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  1. #1
    Join Date
    Mar. 9, 2006
    Location
    Raleigh, NC
    Posts
    1,742

    Default OMG he's coming back. UPDATE: Decision has been made!

    I traded my last horse (a 16 yo DWB cross, topped out at 3rd/4th level) for my current horse (an 8 yo WB, currently making the leap to 3rd) three years ago.

    The horse I traded was a solid citizen--with some quirks--and a cribber. But he is an almost guaranteed 60+% down the C-line with a monkey on his back, has excellent ground manners and is an all-around good guy. I traded him because he was getting older, clearly wasn't going to go PSG, and this fancy young thing caught my eye. The woman I switched with wanted a horse for her JR rider (for which he would be perfect). She knew the horse well, and the younger horse she had was not suited for either her or her daughter.

    I moved barns as we parted ways, and about 18 months or so later she traded this horse in a less-than-honest manner. Needless to say the current owner (who is a professional) used the horse for a student for a while, and with that student gone he has no job. And now he's 19 and has had not much interest for him for sale (well under $10K).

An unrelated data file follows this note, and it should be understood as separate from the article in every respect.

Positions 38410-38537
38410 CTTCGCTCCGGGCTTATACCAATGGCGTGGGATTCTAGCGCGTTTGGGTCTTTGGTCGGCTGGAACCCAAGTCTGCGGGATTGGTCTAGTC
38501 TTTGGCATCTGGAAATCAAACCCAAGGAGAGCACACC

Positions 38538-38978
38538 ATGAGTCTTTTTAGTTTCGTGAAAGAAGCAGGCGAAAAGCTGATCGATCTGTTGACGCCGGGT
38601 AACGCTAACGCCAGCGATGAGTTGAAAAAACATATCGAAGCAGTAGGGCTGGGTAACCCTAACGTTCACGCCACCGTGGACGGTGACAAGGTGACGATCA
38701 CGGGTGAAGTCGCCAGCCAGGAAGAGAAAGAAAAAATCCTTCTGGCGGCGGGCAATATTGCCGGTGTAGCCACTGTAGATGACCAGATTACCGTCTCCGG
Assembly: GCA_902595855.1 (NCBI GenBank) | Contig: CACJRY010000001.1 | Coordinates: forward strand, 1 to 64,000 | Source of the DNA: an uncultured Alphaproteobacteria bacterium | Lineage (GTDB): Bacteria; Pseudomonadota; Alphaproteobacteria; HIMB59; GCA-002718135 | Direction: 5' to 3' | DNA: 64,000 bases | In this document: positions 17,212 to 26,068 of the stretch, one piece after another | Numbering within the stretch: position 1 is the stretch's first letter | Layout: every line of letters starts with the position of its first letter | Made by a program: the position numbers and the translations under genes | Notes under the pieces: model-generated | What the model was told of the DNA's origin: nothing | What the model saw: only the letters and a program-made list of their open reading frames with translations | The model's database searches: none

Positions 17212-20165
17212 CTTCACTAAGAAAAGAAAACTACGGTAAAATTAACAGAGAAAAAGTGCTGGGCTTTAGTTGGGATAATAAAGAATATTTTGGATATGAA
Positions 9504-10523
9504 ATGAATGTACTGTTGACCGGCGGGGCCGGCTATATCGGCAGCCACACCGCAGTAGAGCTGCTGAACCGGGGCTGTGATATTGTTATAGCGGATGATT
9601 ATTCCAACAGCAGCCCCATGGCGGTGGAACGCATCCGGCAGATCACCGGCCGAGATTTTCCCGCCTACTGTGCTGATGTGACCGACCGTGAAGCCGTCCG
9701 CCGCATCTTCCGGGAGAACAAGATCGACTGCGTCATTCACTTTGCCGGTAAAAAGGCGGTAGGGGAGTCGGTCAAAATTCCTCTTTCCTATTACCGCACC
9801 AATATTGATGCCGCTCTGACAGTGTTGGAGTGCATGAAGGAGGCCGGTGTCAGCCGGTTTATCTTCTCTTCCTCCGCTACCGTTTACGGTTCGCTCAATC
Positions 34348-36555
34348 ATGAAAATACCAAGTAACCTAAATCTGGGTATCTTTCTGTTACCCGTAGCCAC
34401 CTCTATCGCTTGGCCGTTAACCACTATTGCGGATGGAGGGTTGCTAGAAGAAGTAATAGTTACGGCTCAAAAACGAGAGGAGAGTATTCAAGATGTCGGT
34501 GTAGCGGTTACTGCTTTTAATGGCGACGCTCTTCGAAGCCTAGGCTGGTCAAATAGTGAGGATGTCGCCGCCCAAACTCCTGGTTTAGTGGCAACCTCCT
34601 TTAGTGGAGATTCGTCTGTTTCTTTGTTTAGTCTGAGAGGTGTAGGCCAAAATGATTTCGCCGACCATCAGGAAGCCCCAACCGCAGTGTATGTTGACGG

She contacted me yesterday and said I could have him back for free. YIKES!

    He's a great horse. He's not for everyone (needs a confident rider otherwise he's spooky) and he "fakes it" easily but is difficult to really get through. He's 19. I board (but I've worked out a deal with the BO, so it would be reasonable to keep him for awhile). I barely have enough time for my current horse, but he's going to the trainer's for a bit to smooth out the changes, so I'd be horseless a few months anyway.

    In a perfect world, I'd give or free lease him to a JR rider because I do honestly think he has a lot of years left and a lot to teach (this is not a sales ad, I haven't even accepted the offer yet).

    Am I totally nutzo for even considering taking him back?
    Last edited by Pony Fixer; Jan. 23, 2012 at 01:05 PM.
    From now on, ponyfixer, i'll include foot note references.



  2. #2
    Join Date
    Jan. 6, 2001
    Location
    Washington State
    Posts
    1,705

    Default

    If you were in my area, I'd put you in touch with a friend of mine (AA) who would probably love to have just the kind of guy you're talking about. I can't believe you wouldn't be able to find a home for him with a very thankful AA or JR rider in your area. He sounds lovely, even with his "quirks". In the short term, you would have something to ride while your young horse is with the trainer.



  3. #3
    Join Date
    Mar. 31, 2008
    Location
    Los Angeles
    Posts
    30

    Default

    If you were in my area I'D love to lease him - he's exactly what I'm looking for. So I'm with snbess - I'll bet you can find someone who would love to ride him.